For better or for worse, Chris Boucher defines the Raptors

Chris Boucher defines this Raptors team, and he changes his game to fit exactly what the Raptors need.

As a basketball player, Chris Boucher has not always been what he is now. Once upon a time, he struggled against Jonah Bolden in the NBA G League. Though he was a great shot blocker and rebounder, he was not a terrific positional defender. He was raw and didn't read plays well. His effort varied from extraordinary to, at times, average, particularly when plays weren't run for him by the Raptors 905.

Those former holes in his game have become his greatest strengths. Boucher is now as dependable as a bench player can be in the NBA. He is among Toronto's handful of best rebounders -- dealer's choice for anywhere between second best to perhaps third or fourth if you're being critical -- against whom size is no solution. He is first in offensive rebounding per game for Toronto and second in per-36-minutes total rebounding. He is always in great position, and he doesn't chase blocks and hurt the defense as a result. He virtually never has plays run for him yet contributes by crashing the glass with vengeful abandon, creating his touches out of thin air. He splashes jumpers, even from the midrange this season.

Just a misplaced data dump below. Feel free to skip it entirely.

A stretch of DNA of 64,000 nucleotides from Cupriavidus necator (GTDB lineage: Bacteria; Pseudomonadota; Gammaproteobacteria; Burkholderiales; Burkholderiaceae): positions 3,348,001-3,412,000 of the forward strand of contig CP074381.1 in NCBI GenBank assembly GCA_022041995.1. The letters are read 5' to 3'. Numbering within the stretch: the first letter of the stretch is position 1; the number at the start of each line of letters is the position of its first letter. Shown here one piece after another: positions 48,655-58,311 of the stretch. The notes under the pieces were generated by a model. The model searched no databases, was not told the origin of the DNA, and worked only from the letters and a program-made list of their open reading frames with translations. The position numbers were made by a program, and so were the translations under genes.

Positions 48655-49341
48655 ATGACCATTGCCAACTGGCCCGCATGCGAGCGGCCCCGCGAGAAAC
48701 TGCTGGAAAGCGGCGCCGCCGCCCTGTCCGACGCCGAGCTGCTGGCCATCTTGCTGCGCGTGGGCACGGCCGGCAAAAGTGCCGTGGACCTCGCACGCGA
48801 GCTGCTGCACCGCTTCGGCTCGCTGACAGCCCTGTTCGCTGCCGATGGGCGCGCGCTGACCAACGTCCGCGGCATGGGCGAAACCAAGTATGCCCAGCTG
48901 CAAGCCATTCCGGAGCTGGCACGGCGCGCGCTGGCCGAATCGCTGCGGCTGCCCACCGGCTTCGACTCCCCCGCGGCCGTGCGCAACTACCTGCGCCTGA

"The older I get, it’s good to see I’m getting better," said Boucher after Toronto's win over the Los Angeles Lakers. "It’d be bad to get older and just make the same mistakes so that’s something that just makes the game more fun. There’s a lot of stuff I didn’t know about the game, there’s a lot of rotations – I’ve seen [media write that] I could’ve gotten better at a lot of things, and I never understood why but when you start doing it a little bit better you’re like, ‘Oh, those are the things I could’ve gotten better at the past year or even before.’"

It's difficult for NBA players to change their games. It's very difficult for NBA players to change their games when they're signed to low-money contracts. And it's exceptionally difficult for NBA players to change their games without changing employers in the process. In his five years with the Raptors franchise, Boucher has accomplished the exceptionally difficult.

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